HELENA — Another lawsuit was filed Tuesday to strike down a law passed by Republican majorities at the 2021 Legislature – this time taking aim at language the suit says was unconstitutionally inserted into a bill in the closing hours of the session.
The suit from a county prosecutor, attorneys and a political organization says Senate Bill 319 was improperly “hijacked” to ban voter-registration and other political activity on parts of Montana college campuses and require judges to step down from certain cases.
The changes, made without public comment and passed by Republican lawmakers on the next-to-last day of the 2021 session, violate a constitutional requirement that bills include only one subject, the suit said.
The language on judges and campus politicking were inserted into a bill from Sen. Greg Hertz, R-Polson, that originally dealt with joint campaign fundraising committees.
“The creation of joint fundraising committees, standards for judicial conflicts of interest, and political speech on campus are independent and incongruous subjects,” the lawsuit said. “They are plainly unrelated.”
The suit, filed in state District Court in Helena, asks that the entire bill be voided as unconstitutional.
Hertz, in a statement, said Tuesday that the process for SB319 was no different than for “dozens of other bills” he’s seen during his tenure as a legislator.
“Its content fit within the title of the bill as required by the Montana constitution,” he said.
As of Tuesday, at least a half-dozen lawsuits have been filed in state and federal courts, challenging portions of at least 10 laws passed by Republican majorities at the 2021 Legislature.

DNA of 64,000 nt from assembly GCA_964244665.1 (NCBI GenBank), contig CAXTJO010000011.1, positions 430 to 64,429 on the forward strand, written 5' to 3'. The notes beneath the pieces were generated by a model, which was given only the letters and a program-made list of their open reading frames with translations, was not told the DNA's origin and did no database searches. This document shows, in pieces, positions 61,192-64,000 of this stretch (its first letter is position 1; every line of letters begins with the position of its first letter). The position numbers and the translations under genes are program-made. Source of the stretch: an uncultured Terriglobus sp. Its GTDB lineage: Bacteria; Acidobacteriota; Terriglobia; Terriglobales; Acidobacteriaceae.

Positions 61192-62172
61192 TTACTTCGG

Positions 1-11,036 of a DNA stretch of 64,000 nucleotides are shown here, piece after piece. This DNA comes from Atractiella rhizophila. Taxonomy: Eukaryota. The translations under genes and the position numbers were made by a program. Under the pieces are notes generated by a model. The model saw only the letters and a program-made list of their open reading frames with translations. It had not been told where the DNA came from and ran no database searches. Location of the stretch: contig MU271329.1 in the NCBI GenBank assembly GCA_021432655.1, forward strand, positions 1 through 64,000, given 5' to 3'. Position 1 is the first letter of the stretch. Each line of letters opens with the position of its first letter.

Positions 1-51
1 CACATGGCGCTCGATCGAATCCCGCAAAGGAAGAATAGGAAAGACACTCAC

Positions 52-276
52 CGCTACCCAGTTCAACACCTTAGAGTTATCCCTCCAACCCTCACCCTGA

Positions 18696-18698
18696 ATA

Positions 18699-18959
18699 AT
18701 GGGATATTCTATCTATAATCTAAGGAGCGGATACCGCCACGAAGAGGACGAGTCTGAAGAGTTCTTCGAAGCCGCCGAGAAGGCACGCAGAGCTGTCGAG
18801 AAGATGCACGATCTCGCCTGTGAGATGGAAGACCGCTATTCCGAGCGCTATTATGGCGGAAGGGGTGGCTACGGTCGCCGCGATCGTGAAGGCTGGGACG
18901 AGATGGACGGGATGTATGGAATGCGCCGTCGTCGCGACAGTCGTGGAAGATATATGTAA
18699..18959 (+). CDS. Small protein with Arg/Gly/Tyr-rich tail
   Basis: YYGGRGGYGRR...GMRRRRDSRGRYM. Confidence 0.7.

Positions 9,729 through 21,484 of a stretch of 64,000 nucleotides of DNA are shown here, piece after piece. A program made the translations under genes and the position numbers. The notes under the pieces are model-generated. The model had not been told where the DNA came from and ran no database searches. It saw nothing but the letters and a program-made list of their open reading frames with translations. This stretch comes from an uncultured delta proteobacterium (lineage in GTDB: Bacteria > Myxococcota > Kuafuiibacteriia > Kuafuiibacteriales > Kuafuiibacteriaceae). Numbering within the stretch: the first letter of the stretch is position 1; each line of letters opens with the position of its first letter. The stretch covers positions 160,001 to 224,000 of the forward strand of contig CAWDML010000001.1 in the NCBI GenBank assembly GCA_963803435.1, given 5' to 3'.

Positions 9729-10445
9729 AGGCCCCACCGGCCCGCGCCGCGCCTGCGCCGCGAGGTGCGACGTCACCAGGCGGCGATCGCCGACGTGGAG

The lawsuits have been filed by a variety of individuals, corporations, political groups, labor groups and even government entities, such as the state Board of Regents.
Tuesday’s suit also is the second legal action challenging a portion of SB319.
The bill dealing with joint fundraising committees initially passed both chambers of the Legislature on mostly party-line votes, with Republicans in favor. But a week before the session’s adjournment, Republicans sent it to a “free” conference committee, a six-member panel controlled by the GOP that can make any changes to a bill.
The committee met briefly on April 28, the next-to-last day of the session, and inserted language that included:
· A ban on any “political committee” from conducting voter-ID effort, voter-registration drives, signature-collection efforts, ballot-collection efforts, or voter-turnout efforts at a state college dormitory, dining hall, or athletic facility.
· A requirement that Montana judges remove themselves from any case, if a lawyer on the case had given a campaign contribution of more than $90 to the judge within the past six years, or if the lawyer had given the same amount to any political committee that opposed or supported the judge.
Republicans on the panel approved the changes, which went to the House and Senate floor that day and passed, on mostly party-line votes. Gov. Greg Gianforte, also a Republican, signed the bill into law May 12.
The plaintiffs in the case are Lewis and Clark County Attorney Leo Gallagher, four individual attorneys, the Montana Association of Criminal Defense Lawyers and Forward Montana, a group encouraging political involvement by young people.
They also challenged the law on the grounds that it would restrict free speech on campus and wreak havoc with judicial schedules and court procedure, unconstitutionally delaying justice for criminal defendants.
“Not only will the process of determining who contributed to which judges be onerous, but the ensuing need to juggle cases will generate chaos and extraordinary delay,” the lawsuit said.